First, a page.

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Should egg producers worry about Beyond Eggs?

Written July 11, 2013
Egg Production

Earlier this summer National Public Radio ran a story on Beyond Eggs, a formulated vegan substitute for eggs in baked and processed foods. Beyond Eggs is a dry product made from sorghum, peas and some other ingredients. There are other egg substitutes for inclusion in processed products on the market, and items like egg-less mayonnaise substitutes have been around for years.

Food costs going up

For decades the inflation-adjusted cost of producing eggs declined. Genetic improvements, better housing and equipment, better nutrition and better disease control all have contributed to improved bird performance and made the cost of producing eggs increase at a slower rate than the cost of goods in general. But eggs are no longer getting cheaper to produce. Biofuels policies in the U.S. and EU have driven up the cost of feeding poultry, and it now appears that $5.00 per bushel corn may be the “new normal” in the same way $2.50 per bushel used to be “normal.”

While the future of the Egg Bill is uncertain, it is a sure bet that the capital cost of keeping hens in the U.S. is going to go up. Whether in aviaries, in enriched colonies or on range, it will cost more dollars per hen to “house” them. Europe provides a chilling example of what could happen to the cost of producing eggs if a cage-free future is in store for the U.S.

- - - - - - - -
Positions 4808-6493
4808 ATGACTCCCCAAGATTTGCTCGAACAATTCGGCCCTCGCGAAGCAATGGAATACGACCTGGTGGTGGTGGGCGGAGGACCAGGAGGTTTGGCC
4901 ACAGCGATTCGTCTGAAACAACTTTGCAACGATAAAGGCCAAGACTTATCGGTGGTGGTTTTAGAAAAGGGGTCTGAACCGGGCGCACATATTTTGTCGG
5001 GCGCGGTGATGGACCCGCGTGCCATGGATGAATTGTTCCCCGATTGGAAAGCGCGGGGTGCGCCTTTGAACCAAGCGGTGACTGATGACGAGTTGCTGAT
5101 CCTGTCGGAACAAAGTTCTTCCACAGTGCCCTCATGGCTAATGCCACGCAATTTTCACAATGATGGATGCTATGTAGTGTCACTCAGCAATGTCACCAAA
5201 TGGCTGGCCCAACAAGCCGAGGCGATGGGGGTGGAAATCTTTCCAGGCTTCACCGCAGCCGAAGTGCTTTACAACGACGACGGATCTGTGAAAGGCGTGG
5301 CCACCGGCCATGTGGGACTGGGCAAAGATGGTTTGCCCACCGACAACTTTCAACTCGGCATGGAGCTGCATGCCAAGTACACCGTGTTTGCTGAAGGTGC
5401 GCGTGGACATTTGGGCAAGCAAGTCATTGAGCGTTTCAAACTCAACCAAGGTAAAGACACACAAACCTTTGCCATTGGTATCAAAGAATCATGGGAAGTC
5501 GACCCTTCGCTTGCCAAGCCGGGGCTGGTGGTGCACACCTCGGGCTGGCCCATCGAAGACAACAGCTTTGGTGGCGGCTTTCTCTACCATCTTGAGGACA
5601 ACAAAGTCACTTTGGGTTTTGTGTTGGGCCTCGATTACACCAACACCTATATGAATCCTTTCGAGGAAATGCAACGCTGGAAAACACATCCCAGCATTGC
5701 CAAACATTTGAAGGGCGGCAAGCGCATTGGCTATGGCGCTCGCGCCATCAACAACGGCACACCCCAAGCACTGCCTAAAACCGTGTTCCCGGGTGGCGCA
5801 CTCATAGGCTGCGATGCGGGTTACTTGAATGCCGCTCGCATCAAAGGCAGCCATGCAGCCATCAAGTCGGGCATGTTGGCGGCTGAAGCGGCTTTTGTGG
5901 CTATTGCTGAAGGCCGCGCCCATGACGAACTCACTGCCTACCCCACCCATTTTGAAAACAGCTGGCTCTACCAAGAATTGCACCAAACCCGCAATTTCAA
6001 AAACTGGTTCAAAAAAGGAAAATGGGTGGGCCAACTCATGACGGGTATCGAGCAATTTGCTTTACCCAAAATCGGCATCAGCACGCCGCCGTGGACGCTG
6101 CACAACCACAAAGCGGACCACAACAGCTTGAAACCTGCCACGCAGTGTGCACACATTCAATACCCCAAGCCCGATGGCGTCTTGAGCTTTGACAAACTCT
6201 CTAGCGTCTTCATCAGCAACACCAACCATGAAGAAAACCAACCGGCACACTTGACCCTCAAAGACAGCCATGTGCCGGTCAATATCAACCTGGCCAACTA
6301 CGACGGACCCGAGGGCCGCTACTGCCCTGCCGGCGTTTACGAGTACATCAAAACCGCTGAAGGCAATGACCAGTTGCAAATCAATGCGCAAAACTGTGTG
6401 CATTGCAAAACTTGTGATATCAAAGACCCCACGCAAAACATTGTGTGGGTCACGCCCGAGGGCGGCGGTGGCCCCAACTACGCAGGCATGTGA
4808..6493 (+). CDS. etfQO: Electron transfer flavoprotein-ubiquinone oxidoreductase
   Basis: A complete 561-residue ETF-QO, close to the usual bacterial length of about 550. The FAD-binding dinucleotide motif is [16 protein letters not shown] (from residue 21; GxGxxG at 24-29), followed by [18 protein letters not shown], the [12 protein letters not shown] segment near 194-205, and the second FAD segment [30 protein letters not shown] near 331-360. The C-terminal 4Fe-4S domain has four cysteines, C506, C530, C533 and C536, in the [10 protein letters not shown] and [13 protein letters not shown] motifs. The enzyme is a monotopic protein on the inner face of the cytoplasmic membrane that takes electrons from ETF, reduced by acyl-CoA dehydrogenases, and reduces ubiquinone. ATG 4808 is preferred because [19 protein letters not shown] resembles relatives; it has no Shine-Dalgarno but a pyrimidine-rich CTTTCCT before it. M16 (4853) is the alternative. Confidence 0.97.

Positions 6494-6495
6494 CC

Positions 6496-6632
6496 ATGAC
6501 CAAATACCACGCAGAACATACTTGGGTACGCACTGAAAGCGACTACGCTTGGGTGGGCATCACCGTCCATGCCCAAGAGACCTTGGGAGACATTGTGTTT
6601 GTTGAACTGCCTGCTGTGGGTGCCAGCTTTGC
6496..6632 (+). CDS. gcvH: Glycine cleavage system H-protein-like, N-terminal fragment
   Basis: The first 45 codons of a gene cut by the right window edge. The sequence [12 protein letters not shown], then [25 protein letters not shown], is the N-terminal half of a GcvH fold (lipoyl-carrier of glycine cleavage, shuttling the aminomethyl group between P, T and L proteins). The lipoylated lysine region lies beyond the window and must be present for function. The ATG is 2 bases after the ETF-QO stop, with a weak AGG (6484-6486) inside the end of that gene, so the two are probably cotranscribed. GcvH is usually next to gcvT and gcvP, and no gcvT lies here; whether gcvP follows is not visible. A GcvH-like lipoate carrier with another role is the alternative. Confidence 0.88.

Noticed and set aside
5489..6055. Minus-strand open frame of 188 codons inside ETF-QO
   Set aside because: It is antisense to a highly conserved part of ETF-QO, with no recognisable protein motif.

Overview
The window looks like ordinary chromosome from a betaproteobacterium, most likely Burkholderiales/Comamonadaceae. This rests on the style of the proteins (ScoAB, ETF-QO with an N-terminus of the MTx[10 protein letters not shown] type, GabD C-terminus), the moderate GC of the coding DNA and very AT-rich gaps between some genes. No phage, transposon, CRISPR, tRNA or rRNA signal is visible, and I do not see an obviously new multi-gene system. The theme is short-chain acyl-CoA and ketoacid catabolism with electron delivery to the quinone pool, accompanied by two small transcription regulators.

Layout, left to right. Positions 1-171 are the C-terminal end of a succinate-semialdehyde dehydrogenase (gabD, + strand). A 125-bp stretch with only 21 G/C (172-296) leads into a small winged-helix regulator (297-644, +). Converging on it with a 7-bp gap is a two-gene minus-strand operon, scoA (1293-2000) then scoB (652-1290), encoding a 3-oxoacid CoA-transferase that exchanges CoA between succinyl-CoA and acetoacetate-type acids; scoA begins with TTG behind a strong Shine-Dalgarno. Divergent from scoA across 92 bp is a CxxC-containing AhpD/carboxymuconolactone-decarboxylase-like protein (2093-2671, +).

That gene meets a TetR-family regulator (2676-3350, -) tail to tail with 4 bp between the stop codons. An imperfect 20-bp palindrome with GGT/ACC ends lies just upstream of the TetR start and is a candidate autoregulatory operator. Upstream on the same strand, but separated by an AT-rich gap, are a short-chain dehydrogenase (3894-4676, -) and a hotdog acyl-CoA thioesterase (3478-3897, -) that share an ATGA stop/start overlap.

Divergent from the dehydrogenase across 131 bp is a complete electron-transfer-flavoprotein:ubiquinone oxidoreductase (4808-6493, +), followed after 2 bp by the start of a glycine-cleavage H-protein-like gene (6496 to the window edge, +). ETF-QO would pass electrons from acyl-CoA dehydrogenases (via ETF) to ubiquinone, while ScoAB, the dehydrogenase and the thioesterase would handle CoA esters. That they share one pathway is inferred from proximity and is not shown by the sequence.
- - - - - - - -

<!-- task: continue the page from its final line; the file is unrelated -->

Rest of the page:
Substitution is inevitable

Some consumers are willing to pay a premium for hens raised outside of traditional cages, but many others will not. Some consumers will still want to be able to crack open an egg when baking a cake, making pancakes or when beating eggs for an omelet, even if it costs more money, but some others will not. My guess is that if egg substitutes are developed that are less expensive than eggs and offer the functional properties of eggs for a given application, say for baking or inclusion in processed products, markets will develop and grow for these substitutes.

Competition from egg substitutes is a good way of reminding egg producers that people don’t have to eat eggs; they have choices. Eggs are consumed at current rates because of a number of factors like price, nutrition, habit, disposable income and marketing. If eggs cost more money to produce, then this changes the equation, and all other things being equal, fewer eggs will be consumed. I think that vegetable-based egg substitutes provide a long-term challenge to eggs because of dollars, not greenhouse gas emissions.

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